PART CProposed weekly scheduleWeekWeek beginning datesModule/TopicChapterEvents and submissions107 July 2008Introduction to economic way of thinking1 & 2214 JulyBasics of market mechanisms: demand and supply analysis3 & 4321 JulyElasticity of demand and supply5 428 JulyProduction costs654 AugustPerfect competition7611 AugustMonopoly 8Vacation period725 AugustMonopolistic competition and oligopoly9Assessment item 1 due Tuesday 26thAugust 200881 SeptemberLabour market and microeconomic reforms1098 SeptemberMacroeconomic fundamentals: GDP and business cycles11 & 121015 SeptemberInflation and unemployment. A simple model of macro economy13 & 141122 SeptemberMonetary and fiscal systems15 (16 & 17)1229 SeptemberReview06 – 08 OctoberReview Period09 -24 OctoberExamination PeriodNote: A recess is held during term.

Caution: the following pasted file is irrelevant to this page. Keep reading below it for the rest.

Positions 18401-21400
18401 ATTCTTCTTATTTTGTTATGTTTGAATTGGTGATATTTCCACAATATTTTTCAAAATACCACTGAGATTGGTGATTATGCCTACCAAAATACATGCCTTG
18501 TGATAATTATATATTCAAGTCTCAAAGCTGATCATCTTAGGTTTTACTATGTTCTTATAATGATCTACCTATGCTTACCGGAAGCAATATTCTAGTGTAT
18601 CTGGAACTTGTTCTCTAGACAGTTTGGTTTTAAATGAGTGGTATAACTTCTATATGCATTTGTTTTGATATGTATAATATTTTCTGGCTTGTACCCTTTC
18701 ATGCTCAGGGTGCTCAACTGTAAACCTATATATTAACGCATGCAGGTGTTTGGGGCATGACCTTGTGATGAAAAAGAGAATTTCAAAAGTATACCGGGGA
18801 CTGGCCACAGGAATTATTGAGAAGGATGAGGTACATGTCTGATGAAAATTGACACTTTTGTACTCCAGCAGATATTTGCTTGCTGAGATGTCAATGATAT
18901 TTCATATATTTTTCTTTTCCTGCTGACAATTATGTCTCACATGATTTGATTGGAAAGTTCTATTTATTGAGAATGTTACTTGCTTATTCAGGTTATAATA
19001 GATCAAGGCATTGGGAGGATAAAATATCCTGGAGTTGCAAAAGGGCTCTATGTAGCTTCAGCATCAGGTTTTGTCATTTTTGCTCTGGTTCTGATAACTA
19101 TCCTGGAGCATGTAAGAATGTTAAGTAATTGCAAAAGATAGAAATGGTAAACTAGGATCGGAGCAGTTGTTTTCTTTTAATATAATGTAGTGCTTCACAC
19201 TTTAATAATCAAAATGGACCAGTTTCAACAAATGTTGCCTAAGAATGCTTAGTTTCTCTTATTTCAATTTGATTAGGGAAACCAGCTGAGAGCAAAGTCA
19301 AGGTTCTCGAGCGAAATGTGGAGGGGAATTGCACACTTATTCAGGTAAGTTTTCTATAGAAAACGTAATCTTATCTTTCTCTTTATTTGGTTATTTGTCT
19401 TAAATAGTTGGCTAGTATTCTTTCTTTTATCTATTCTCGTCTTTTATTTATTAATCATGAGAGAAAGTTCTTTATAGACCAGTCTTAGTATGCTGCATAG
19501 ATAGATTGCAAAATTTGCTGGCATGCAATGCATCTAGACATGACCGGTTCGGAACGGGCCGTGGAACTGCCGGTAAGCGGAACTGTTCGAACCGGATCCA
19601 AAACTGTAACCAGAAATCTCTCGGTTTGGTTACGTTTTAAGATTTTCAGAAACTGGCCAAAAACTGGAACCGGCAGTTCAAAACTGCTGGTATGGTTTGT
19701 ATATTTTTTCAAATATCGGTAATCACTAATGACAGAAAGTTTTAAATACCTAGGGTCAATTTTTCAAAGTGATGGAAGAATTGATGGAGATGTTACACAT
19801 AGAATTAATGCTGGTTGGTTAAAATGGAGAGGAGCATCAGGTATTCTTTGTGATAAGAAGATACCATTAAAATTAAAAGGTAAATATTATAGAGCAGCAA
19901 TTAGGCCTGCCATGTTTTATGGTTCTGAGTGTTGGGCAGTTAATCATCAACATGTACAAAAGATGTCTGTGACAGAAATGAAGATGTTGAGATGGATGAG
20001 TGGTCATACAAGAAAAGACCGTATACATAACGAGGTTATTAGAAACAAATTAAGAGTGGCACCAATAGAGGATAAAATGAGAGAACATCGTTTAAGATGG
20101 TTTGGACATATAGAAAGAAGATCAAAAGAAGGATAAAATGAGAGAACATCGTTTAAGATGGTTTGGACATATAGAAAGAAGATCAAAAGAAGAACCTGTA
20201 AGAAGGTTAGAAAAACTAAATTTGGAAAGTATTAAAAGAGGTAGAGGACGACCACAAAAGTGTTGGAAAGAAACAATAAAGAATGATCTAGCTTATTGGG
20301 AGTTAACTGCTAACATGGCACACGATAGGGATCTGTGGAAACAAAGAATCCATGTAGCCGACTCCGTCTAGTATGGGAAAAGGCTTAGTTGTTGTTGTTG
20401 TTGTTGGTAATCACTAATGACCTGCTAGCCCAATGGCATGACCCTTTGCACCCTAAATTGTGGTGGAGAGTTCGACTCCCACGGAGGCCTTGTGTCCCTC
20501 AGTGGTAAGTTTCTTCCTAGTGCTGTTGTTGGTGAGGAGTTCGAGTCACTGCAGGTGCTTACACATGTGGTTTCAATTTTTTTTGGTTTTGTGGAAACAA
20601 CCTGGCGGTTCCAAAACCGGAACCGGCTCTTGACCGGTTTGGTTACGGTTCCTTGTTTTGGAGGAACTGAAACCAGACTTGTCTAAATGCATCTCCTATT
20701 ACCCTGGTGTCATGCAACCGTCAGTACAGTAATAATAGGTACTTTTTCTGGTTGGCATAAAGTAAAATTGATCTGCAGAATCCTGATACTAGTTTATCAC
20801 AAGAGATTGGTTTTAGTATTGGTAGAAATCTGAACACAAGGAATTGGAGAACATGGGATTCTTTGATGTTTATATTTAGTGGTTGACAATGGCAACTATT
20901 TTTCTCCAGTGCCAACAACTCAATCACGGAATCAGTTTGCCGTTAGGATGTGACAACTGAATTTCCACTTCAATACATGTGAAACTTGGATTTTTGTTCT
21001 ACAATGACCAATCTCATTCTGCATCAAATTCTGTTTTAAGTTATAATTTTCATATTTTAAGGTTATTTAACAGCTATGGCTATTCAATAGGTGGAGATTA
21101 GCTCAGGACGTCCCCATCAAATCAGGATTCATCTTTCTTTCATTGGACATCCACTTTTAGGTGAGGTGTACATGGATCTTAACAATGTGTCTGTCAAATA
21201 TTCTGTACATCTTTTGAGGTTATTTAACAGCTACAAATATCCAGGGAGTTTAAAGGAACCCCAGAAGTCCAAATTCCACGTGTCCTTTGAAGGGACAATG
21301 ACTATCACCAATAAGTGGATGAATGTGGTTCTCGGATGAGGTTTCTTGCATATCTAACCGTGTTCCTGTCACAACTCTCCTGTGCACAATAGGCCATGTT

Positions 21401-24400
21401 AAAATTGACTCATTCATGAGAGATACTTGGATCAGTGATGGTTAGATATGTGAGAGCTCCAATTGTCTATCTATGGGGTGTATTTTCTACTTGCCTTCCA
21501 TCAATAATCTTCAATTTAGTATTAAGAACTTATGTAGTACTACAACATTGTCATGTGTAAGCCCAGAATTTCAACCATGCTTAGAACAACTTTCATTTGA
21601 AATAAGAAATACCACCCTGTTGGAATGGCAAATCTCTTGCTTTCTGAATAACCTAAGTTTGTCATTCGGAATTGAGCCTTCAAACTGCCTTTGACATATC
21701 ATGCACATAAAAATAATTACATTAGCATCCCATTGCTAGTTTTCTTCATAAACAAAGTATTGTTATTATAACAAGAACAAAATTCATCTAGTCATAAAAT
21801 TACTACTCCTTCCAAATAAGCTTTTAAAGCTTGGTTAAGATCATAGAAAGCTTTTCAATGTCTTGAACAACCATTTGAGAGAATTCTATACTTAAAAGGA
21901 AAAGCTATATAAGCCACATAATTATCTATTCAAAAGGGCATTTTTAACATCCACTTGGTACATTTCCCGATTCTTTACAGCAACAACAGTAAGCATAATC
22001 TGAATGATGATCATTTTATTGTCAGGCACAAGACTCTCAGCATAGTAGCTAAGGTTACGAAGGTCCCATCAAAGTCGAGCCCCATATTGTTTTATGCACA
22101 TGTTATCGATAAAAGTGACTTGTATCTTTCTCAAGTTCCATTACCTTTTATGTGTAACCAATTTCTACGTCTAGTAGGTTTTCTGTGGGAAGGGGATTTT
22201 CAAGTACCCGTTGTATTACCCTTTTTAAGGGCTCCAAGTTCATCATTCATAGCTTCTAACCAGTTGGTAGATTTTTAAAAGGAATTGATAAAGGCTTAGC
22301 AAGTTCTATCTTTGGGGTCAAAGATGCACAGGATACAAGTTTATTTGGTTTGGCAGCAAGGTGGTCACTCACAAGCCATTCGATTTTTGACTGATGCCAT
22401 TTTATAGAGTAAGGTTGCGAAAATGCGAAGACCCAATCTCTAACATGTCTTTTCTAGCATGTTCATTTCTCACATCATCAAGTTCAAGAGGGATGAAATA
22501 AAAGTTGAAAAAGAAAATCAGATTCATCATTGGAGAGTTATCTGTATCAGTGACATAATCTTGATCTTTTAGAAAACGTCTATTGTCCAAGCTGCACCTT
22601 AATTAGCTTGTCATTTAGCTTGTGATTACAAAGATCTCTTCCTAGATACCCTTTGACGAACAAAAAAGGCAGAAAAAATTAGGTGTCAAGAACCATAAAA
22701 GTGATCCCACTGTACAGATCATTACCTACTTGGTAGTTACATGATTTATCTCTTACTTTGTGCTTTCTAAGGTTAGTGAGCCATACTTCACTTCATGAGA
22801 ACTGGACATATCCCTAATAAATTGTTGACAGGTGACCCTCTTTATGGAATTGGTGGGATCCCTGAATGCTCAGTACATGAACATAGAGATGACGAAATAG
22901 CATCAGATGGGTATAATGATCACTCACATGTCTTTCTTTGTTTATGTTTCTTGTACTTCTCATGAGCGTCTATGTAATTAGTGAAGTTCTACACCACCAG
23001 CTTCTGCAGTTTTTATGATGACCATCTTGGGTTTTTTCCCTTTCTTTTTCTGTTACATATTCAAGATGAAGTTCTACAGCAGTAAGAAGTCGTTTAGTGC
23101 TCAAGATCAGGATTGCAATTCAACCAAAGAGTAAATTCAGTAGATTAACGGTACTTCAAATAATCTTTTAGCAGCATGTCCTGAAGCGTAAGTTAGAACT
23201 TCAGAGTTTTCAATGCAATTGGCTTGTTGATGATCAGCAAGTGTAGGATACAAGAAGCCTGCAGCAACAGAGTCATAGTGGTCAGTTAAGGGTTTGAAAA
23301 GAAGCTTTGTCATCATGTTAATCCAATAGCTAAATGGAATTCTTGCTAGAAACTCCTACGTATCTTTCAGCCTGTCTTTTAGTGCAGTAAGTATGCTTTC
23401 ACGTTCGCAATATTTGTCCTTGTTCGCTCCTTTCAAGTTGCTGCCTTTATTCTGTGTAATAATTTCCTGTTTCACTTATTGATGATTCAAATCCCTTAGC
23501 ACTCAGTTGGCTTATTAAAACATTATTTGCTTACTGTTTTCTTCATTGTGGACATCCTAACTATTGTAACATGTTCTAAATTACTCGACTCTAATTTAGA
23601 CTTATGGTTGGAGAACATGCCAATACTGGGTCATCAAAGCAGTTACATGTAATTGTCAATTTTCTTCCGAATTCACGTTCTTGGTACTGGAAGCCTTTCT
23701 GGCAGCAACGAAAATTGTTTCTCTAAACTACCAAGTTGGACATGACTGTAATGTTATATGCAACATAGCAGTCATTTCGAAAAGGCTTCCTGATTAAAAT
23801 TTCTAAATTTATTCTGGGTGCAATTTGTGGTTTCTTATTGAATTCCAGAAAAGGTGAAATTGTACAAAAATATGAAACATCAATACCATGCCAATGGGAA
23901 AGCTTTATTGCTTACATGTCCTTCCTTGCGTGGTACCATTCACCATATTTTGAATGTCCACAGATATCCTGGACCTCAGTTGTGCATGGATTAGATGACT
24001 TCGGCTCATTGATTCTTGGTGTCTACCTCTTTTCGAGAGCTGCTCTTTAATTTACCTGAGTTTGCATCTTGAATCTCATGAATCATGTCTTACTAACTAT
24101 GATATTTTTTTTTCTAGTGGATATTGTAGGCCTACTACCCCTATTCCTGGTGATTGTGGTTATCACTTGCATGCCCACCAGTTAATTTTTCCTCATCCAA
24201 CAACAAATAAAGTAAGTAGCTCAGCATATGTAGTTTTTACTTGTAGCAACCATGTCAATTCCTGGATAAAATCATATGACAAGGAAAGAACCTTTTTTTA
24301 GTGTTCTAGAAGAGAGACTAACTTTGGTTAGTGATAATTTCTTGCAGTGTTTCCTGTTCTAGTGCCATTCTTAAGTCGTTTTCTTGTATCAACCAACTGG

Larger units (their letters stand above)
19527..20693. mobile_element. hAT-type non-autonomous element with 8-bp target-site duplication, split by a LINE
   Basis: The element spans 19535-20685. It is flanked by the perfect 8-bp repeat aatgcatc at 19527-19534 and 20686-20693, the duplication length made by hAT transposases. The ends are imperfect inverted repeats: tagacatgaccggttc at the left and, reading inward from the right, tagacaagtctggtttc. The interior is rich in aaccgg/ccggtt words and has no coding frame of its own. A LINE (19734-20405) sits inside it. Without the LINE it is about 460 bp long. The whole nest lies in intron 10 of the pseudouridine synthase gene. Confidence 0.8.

Please consult the CQU Handbook for specific dates and other information at: http: //handbook. cqu. edu. au AssessmentAssignment submissionFor Off-campus students, hard copy, signed assignments for this course may be submitted using the Division of Teaching and Learning Services assignment submission system. On-campus students should submit hard copy, signed assignments through their particular campus submission system. Policies and procedures for assessmentStudents must familiarise themselves with the following policies and procedures: Assessment and examination policy and proceduresUniversity Assessment of Coursework Policy http: //policy. cqu. edu. au Assignment preparation and presentationChapter 1 Guide for Studentshttp: //fbi. cqu. edu. au/FCWViewer/view. do? page=492 Referencing styleDetailed information: Chapter 2 Guide for Studentshttp: //fbi. cqu. edu. au/FCWViewer/view. do? page=492Assignment submissionChapter 1 Guide for Studentshttp: //fbi. cqu. edu. au/FCWViewer/view. do? page=492Applying for extensionshttp: //fbi. cqu. edu. au/FCWViewer/view. do? page=7 Assignment gradinghttp: //fbi. cqu. edu. au/FCWViewer/view. do? page=7 Plagiarism policyhttp: //policy. cqu. edu. au/Policy/policy. jsp? policyid=198 Plagiarism detailed explanationChapter 2 Guide for Studentshttp: //fbi. cqu. edu. au/FCWViewer/view. do? page=492 Assessment details for ALL studentsAssessment item 1—assignmentDue date: Tuesday 26th August 2008ASSESSMENTWeighting: 40% Question 1 – 22 marksQuestion 2 – 22 marksQuestion 3 – 44 marksAn additional 12 marks are allocated for overall research (see assessment criteria below)).